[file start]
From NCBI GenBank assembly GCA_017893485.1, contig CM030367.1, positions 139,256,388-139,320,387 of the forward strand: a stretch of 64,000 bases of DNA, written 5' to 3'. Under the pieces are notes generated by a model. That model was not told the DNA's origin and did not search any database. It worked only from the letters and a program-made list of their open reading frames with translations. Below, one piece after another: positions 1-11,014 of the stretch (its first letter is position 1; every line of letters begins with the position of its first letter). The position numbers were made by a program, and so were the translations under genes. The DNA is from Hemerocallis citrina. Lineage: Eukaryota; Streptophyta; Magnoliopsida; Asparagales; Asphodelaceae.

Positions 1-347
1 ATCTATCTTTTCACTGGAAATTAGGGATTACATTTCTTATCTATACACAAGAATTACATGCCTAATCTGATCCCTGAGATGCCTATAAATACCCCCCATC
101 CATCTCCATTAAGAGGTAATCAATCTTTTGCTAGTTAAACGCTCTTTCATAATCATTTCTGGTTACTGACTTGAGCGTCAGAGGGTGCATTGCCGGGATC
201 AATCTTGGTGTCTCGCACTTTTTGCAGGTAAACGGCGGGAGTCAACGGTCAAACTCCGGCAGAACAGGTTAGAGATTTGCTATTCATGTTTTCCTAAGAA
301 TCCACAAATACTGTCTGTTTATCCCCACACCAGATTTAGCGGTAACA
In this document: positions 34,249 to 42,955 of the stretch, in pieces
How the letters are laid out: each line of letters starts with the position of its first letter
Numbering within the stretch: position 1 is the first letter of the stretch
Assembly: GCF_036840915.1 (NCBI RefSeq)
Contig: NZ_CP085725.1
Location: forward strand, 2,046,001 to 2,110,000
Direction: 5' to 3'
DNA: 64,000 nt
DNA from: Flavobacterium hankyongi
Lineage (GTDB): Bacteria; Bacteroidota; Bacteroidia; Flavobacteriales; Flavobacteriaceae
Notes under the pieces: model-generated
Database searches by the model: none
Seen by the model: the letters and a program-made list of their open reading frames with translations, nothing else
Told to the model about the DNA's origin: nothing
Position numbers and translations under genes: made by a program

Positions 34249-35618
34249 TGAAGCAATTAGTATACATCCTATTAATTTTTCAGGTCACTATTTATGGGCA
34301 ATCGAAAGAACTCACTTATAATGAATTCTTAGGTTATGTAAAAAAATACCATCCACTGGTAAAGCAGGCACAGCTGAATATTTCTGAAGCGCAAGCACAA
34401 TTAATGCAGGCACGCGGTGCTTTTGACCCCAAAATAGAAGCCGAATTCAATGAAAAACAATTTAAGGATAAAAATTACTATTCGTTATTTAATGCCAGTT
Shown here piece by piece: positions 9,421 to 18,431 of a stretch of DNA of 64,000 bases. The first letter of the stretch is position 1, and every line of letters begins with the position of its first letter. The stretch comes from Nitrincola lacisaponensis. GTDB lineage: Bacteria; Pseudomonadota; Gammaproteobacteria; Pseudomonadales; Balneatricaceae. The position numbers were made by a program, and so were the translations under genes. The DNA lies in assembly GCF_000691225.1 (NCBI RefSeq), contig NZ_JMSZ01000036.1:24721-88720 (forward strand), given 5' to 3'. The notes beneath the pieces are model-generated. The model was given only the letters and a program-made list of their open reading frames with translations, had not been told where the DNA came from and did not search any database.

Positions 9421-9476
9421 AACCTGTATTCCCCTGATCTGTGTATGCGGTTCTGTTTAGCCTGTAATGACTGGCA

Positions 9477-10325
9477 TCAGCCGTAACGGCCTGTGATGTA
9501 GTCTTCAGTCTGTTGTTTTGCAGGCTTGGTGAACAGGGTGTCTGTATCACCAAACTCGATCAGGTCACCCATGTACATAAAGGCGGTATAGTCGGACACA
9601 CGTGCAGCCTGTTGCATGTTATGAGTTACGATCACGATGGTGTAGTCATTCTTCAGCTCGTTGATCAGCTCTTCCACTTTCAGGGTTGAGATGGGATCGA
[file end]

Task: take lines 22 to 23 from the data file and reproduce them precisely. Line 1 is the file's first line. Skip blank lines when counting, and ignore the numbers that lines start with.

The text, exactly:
Positions 34249-35618
34249 TGAAGCAATTAGTATACATCCTATTAATTTTTCAGGTCACTATTTATGGGCA